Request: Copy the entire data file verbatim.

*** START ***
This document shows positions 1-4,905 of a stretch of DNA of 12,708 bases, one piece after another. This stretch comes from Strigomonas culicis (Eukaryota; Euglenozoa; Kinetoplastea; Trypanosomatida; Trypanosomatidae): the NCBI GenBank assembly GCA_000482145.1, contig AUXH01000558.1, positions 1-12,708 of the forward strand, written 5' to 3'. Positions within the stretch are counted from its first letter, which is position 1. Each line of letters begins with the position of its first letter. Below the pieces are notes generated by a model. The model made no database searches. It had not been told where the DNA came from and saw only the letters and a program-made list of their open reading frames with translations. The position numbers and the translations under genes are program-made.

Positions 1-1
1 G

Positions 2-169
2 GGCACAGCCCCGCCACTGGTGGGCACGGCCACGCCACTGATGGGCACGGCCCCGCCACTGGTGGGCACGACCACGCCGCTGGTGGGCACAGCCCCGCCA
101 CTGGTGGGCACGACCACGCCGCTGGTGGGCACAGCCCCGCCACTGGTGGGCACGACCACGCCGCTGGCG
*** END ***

This document shows positions 1-4,905 of a stretch of DNA of 12,708 bases, one piece after another. This stretch comes from Strigomonas culicis (Eukaryota; Euglenozoa; Kinetoplastea; Trypanosomatida; Trypanosomatidae): the NCBI GenBank assembly GCA_000482145.1, contig AUXH01000558.1, positions 1-12,708 of the forward strand, written 5' to 3'. Positions within the stretch are counted from its first letter, which is position 1. Each line of letters begins with the position of its first letter. Below the pieces are notes generated by a model. The model made no database searches. It had not been told where the DNA came from and saw only the letters and a program-made list of their open reading frames with translations. The position numbers and the translations under genes are program-made.

Positions 1-1
1 G

Positions 2-169
2 GGCACAGCCCCGCCACTGGTGGGCACGGCCACGCCACTGATGGGCACGGCCCCGCCACTGGTGGGCACGACCACGCCGCTGGTGGGCACAGCCCCGCCA
101 CTGGTGGGCACGACCACGCCGCTGGTGGGCACAGCCCCGCCACTGGTGGGCACGACCACGCCGCTGGCG